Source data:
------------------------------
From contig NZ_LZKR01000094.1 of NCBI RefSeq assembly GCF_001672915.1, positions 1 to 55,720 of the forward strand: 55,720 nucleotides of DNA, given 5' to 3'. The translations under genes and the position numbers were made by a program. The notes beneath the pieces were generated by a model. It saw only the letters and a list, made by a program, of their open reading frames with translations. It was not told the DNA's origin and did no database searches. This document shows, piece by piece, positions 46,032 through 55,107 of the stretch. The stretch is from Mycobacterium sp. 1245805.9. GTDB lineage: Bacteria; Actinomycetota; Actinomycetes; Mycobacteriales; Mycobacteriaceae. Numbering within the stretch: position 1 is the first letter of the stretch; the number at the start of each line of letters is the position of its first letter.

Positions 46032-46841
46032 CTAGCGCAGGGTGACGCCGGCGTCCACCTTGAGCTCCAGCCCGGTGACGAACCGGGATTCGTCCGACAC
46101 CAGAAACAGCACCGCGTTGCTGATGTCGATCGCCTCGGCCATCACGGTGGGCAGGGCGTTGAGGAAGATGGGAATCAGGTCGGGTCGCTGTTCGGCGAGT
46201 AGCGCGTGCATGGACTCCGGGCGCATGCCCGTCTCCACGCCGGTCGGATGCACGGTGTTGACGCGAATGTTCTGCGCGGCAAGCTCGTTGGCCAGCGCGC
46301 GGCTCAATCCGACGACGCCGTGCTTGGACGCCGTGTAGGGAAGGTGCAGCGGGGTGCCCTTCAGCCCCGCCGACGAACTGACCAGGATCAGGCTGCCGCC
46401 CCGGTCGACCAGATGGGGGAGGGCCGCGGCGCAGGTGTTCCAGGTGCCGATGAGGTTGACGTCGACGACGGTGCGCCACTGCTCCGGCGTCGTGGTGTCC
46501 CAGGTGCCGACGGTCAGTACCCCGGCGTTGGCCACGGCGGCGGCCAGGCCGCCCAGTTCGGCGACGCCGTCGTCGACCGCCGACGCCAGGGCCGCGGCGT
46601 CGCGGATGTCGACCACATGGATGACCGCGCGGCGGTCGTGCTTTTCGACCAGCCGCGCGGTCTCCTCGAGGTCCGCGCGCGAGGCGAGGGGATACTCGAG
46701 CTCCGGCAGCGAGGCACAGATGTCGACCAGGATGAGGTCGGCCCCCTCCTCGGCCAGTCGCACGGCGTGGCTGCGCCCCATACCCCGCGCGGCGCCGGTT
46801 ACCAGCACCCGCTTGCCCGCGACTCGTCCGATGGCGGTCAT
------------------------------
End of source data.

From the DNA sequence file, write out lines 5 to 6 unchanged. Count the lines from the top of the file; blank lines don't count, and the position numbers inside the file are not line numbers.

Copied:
46201 AGCGCGTGCATGGACTCCGGGCGCATGCCCGTCTCCACGCCGGTCGGATGCACGGTGTTGACGCGAATGTTCTGCGCGGCAAGCTCGTTGGCCAGCGCGC
46301 GGCTCAATCCGACGACGCCGTGCTTGGACGCCGTGTAGGGAAGGTGCAGCGGGGTGCCCTTCAGCCCCGCCGACGAACTGACCAGGATCAGGCTGCCGCC